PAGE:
Nowhere ManWritten by: John Lennon (100%) (credited as Lennon-McCartney)
Recorded: October 21, 1965; October 22, 1965 (Studio 2, Abbey Road Studios, London, England)
Mixed: October 25, 1965; October 26, 1965
Musicians: John Lennon: lead vocals, lead guitar (1961 Sonic Blue Fender Stratocaster), rhythm guitar (1964 Gibson J160E)
Paul McCartney: harmony vocals, bass guitar (1961 Hofner 500/1)
George Harrison: harmony vocals, lead guitar (1961 Sonic Blue Fender Stratocaster)
Ringo Starr: drums (Ludwig)
First released: February 15, 1966 (US: Capitol 5587)
Available on: (CDs in bold)
- Yesterday and Today, (US: Capitol (S)T 2553)
- Nowhere Man (EP), (UK: Parlophone GEP 8952)
- Rubber Soul, (UK: Parlophone PMC 1267, Parlophone CDP 7 46440 2)
- The Beatles 1962-1966, (UK: Apple PCSP 717, US: Apple SKBO 3403, Apple CDP 0777 7 97036 2 3)
- A gentle folk-rock ballad crafted entirely by John sometime in the fall of 1965 at his home in Kenwood, St. George’s Hill Estate, Weybridge, Surrey. In his recollection, he'd stayed up all night trying desperately to come up with another song for the band's new album. Then, around dawn, after giving up and laying down to sleep, he chanced upon a phrase, "nowhere man," which described how he felt about himself at that moment ("I thought of myself sitting there, doing nothing and getting nowhere"). He immediately came up with the first verse and bridge, which he finished later. Paul's contribution was, by most accounts, negligible.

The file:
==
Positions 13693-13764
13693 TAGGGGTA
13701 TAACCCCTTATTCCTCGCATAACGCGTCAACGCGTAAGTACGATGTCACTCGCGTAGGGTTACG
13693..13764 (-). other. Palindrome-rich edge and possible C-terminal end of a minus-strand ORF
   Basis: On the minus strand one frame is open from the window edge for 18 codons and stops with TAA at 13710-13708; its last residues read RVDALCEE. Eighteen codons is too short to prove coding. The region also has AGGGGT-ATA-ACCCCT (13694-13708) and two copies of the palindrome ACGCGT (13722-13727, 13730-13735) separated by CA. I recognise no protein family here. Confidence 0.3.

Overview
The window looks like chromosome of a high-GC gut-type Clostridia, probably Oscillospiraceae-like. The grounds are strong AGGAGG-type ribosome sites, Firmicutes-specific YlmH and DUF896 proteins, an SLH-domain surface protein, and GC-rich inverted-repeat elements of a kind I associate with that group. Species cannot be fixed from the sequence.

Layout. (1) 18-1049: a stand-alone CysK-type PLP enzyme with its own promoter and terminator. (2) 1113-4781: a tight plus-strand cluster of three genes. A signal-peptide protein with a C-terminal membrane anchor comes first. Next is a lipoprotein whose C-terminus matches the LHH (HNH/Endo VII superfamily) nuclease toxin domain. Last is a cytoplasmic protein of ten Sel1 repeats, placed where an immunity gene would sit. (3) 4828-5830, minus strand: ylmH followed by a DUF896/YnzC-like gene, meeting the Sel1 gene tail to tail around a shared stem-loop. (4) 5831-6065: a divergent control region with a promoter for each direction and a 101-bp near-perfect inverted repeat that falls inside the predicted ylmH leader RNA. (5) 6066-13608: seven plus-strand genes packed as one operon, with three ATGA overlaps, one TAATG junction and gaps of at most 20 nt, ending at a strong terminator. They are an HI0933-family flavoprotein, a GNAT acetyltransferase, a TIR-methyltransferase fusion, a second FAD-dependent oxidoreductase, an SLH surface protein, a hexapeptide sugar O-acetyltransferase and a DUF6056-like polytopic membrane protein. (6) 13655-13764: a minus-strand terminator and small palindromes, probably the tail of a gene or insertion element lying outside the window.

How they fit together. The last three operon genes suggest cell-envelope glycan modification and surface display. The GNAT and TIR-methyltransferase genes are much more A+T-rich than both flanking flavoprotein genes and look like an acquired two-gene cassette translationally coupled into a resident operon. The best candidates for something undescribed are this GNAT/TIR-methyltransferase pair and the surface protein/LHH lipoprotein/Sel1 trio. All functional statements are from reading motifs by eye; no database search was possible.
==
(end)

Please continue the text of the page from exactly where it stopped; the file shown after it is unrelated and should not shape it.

- Lennon was never particularly fond of this song, as with all his "works for hire" -- he preferred to wait for inspiration to strike rather than have it occur from a deadline. However, most fans and critics agree it's one of the best songs to emanate from the group's "middle period."
- "Nowhere Man" was certainly recorded like an afterthought, coming at the end of two sessions for self-penned songs John liked much better: "Norwegian Wood" and "In My Life."
- The twin chiming guitars on this song are identical "sonic blue" Fender Strats -- one played by John in the verses and one used by George for the solo. These were both sent to the band during the recording of Help! The solo here is considered one of George's best.
- Although other songs from Rubber Soul dealt with social issues rather than romantic love ("Think For Yourself," "The Word"), this is notable as being the first Beatles single to make such a break from convention.
- Although Paul has suggested in interviews that the guitars for this track were put through more than one set of faders, to give them an ultra-trebly sound, the finished recording shows no evidence it worked. (The Mobile Fidelity Sound Labs release of Rubber Soul 1984, however, does, having been mastered at a slower speed than usual.)
- The 1968 animated film Yellow Submarine -- a project backed by the Beatles but not featuring them personally -- contains a strange little character named Jeremy Hilary Boob, who leads the four "Beatles" around a place called "Pepperland." In the film, this song is used to define Jeremy as a lonely character.
- This is rumored to be Bob Dylan's favorite Beatles song.